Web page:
Adm. Samuel Paparo arrives for the U.S. Indo-Pacific Command change of command ceremony presided over by Secretary of Defense Lloyd J. Austin III on Joint Base Pearl Harbor Hickam, May 3, 2024. During the ceremony, Adm. Samuel Paparo assumed command from Adm. John Aquilino, who retired with 40 years of service in the Navy. (DoD Photo by U.S. Air Force Tech. Sgt. Jack Sanders)

Earlier this month, retired Army officer John D. Rosenberger wrote in Breaking Defense about the need for US Indo-Pacific Command to tackle the Combined Joint All-Domain Command and Control (CJADC2) challenge in the Pacific. In this companion piece, Rosenberger raises concerns about the other half of the equation: a Standing Combined Joint Task Force positioned specifically for the China threat.

If Beijing wants to execute a first strike and seize Taiwan, the ideal time might be right now, when INDOPACOM has no Standing Combined Joint Task Force (SCJTF) trained, poised, and ready to immediately employ the combat power of its Component Commands to defeat the PLA’s effort. Should this occur, INDOPACOM chief Adm. Samuel Paparo would have to form an ad hoc operational CJTF that would take weeks to assemble and prepare for combat.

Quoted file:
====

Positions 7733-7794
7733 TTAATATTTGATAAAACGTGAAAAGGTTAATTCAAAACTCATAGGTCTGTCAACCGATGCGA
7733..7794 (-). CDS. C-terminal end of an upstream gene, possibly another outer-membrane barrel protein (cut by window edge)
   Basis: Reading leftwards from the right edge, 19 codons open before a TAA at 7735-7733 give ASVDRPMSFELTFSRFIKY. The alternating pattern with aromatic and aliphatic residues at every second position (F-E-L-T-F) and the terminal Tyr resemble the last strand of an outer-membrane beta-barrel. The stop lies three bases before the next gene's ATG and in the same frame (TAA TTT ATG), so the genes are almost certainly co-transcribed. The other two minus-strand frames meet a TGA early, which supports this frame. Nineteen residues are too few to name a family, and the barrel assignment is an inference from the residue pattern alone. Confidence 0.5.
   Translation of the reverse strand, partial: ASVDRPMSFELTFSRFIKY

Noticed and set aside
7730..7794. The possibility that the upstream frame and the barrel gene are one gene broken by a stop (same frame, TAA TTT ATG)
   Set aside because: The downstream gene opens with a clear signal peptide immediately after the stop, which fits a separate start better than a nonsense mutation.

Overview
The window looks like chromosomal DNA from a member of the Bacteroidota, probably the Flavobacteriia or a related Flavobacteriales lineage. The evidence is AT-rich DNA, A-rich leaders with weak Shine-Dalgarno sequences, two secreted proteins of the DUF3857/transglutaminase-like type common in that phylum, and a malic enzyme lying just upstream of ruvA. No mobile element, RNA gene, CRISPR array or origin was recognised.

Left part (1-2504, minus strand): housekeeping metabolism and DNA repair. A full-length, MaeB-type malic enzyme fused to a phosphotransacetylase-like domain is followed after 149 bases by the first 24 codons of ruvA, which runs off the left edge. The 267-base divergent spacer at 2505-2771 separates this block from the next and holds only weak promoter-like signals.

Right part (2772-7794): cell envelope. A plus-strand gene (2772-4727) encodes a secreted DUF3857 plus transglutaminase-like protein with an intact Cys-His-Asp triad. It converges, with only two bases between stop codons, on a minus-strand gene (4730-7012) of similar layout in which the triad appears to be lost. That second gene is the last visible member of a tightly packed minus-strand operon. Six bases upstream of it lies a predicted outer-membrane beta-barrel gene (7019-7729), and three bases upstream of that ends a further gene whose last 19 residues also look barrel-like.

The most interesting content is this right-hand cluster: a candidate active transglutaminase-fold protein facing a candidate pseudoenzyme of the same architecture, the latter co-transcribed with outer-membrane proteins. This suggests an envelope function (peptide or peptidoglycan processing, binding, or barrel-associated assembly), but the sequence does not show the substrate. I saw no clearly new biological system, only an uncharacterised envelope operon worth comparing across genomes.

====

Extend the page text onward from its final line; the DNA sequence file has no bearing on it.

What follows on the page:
In other words, INDOPACOM has no means of orchestrating a synchronized Joint All Domain campaign to absorb the blow, then launch a devastating counter-offensive operation against the PLA — which has to be so effective it keeps China from considering the nuclear option. We stand postured to lose our first large-scale conventional battle against the PLA.

It doesn’t have to be this way. Paparo just took over at the command this month, and with a new commander should come a new way of doing business. Specifically, Paparo should look to create a permanent SCJTF, specifically postured for a China scenario.

Even Congress recognizes this imperative requirement. In the FY23 National Defense Authorization Act (NDAA), Congress directed the SECDEF to create a fully equipped and persistent operational Joint Task Force within INDOPACOM. A year later, in the FY24 NDAA, Congress directed the SECDEF to send Congress his implementation plan to bring this Combined Joint Task Force to life.